The importance of expectations has, however, led to much more emphasis on policy communication in the last few years, as a matter of practical necessity (and desperation). Monetary policy has become more like theater than math or engineering. How can you sound more credible? How can you make statements believable? How can you get people to understand your approach? Hence Yellen’s endless communication committee work on the FOMC before taking the top job.
But the deeper truth is academic economists just don’t have the skills or tools to understand much about communication, because of course it falls into psychology and organizational science and rhetoric and persuasion instead. Parsimonious mathematical models are not adequate guides in these realms. And people can reasonably doubt whether policymakers have the skill and capability to deliver, whatever their intentions may be.
Instead, it comes down to asking why people change their minds. That is my main focus in policy issues. Everyone knows from their own experience that attitude change is often a drawn-out, fraught, conflicted process. People often see only what they want to see for long periods of time. They can be influenced by networks and relationships and trust, by familiarity and the salience of issues within their larger sphere. They observe facts, but can explain them away or ignore them. (Watch any tv political debate.) There are long time lags and considerable inertia. And many people never change their beliefs at all, regardless of the evidence.
It is also a classic stock-and-flow systems problem. Inflation expectations in particular are usually very sticky, and take a long time to change. Think of a bathtub: it potentially takes a lot of drip-drip information (flow) to change the amount of water in the bathtub (stock), but the system can also suddenly change abruptly (the bathtub overflows.) People frequently forget that many policy issues have major stocks -i.e bathtubs, sinks, buffers – contained within them and so do not react in a linear way to marginal change. There are complex positive and negative feedback loops, and decisive events can change things rapidly. Expectations aren’t simply “adaptive” or “rational” but complex.
Policy tools like fiscal policy and QE most likely do not make much difference to consumer expectations, certainly in the short term. Just ask the Japanese how successful QE and massive fiscal spending has been in putting their economy back on a sustained growth path.
Because there is so much inertia in inflation expectations, it’s more likely that after a few months European expectations will drift back towards 2% again, and the ECB will claim the credit for something they had little to do with. But if inflation expectations really are becoming destabilized, it could take five or ten years and vast pain to fix the problem.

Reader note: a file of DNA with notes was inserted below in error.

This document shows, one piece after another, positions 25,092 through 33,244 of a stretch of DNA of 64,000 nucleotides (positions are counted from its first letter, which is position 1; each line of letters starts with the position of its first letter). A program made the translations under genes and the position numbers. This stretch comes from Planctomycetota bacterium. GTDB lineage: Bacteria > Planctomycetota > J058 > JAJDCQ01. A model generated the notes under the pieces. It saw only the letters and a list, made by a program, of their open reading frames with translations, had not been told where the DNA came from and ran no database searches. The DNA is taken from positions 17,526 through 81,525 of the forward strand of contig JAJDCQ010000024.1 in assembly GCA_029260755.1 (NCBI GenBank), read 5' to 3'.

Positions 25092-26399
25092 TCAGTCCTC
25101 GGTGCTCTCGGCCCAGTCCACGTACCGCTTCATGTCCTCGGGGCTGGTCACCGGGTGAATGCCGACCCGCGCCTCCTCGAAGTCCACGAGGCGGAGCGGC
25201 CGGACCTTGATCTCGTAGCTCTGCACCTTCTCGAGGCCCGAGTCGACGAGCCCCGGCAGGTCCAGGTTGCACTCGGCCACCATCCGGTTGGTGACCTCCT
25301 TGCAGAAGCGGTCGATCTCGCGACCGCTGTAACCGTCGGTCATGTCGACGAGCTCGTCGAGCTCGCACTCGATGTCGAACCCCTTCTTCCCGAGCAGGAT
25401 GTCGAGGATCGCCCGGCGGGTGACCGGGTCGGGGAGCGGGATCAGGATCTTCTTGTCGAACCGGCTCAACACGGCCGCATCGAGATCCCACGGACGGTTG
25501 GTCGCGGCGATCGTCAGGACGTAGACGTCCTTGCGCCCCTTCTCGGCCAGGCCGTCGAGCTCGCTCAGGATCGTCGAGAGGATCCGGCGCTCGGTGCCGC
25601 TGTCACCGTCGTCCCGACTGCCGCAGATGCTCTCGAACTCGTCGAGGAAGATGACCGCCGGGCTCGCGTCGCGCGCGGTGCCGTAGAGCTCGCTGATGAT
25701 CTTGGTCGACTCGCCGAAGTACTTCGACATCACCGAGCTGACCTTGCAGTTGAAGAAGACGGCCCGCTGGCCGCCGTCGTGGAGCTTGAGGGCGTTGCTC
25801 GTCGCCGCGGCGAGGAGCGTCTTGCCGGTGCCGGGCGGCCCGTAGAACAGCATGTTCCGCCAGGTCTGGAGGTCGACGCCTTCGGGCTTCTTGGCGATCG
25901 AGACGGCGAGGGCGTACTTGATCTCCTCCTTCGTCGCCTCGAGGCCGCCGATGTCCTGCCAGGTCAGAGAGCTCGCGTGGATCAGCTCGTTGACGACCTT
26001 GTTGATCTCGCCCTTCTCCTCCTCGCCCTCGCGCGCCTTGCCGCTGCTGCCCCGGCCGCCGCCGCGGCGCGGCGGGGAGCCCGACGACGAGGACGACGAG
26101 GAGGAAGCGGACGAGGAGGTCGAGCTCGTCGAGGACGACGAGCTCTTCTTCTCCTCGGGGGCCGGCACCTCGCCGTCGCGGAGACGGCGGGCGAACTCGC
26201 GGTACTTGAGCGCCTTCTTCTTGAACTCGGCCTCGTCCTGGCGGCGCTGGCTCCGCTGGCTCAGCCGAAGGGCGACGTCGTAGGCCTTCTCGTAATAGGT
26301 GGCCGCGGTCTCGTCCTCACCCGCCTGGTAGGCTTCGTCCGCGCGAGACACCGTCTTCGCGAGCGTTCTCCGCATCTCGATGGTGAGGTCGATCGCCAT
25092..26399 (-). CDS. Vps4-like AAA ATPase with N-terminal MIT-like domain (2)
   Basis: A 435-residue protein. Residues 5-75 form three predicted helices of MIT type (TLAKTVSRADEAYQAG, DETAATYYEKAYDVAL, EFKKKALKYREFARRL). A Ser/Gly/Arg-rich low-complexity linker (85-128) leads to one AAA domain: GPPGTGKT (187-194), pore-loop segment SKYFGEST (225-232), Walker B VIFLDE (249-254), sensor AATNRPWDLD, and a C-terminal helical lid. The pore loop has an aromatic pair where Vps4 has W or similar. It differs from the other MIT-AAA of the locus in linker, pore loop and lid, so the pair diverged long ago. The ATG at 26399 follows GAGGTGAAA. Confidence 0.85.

I just want to draw a connection between two recent posts, just to stress a point. I said I was increasingly troubled by the Fed's “forward guidance” communication policy, because it is time inconsistent.
A potential difficulty with commitment-based strategies is that their effectiveness depends on influencing the public’s beliefs about the policy as many as five years or more ahead. Moreover, as we noted above, the optimal commitment strategy involves adhering to low settings of the federal funds rate well after the point at which the unemployment rate has returned to a level consistent with full employment. Thus, the benefits of these strategies are frontloaded while the costs are incurred later, providing an incentive to renege—that is, such policies are dynamically time inconsistent in the absence of a commitment technology or reliable reputation effects. It is understandable that the public may entertain doubts about such long-horizon commitments.
It is verging on irrational to believe the Fed's forward guidance … according to the Fed.
It is legitimate to see forward guidance as an indication of the Fed's current thinking, as a rhetorical device which emphasizes the current perspective. But it is not smart or legitimate to see forward guidance or even talk about thresholds as a hard commitment and guide to what the Fed will do in the future.
What should a central bank do to stop the next recession? Here’s a smart comment by Benn Steil on the debate on whether central banks should target nominal GDP instead of inflation, in order to better stabilize the economy. The approach gets attention when central bankers are looking for every last drop of juice for monetary policy. But the “bad weather” policy would be much less attractive in normal circumstances.
I get impatient with the whole argument, however. The debate is increasingly like the proverbial scholastic arguments about how many angels can dance on the head of a pin. The point of a monetary policy target is ultimately to influence public expectations.
And the dark secret of monetary policy – the great blind spot – is central bankers and economists know very little about how expectations are actually formed by business and the public.
Indeed, much of the difference between “hawks” and “doves” (as one of them put it to me) is largely whether inflation expectations are more backwards or forward-looking.
Expectations are a matter of belief and perception, not simply observation of commitment rules, or the utility of rational-expectations models in economics.
Economics has been searching for “microfoundations” which help model individual economic actors’ behavior, and how it may change in response to policy. But credibility is not simply a matter of what the central bank claims, but whether it can persuade other economic actors about its future actions, in an environment in which even four-year old children know not to believe most political promises. Credibility is much more complicated than simply time consistency in the Kydland-Prescott literature, even if that started as a brilliant step forward. Dynamic optimization models are not enough. You have to be empirical and go look at actual expectations, not get lost in the math.
Once again, you can’t make sense of policy or the economy without looking at how people think and see things. Perception matters.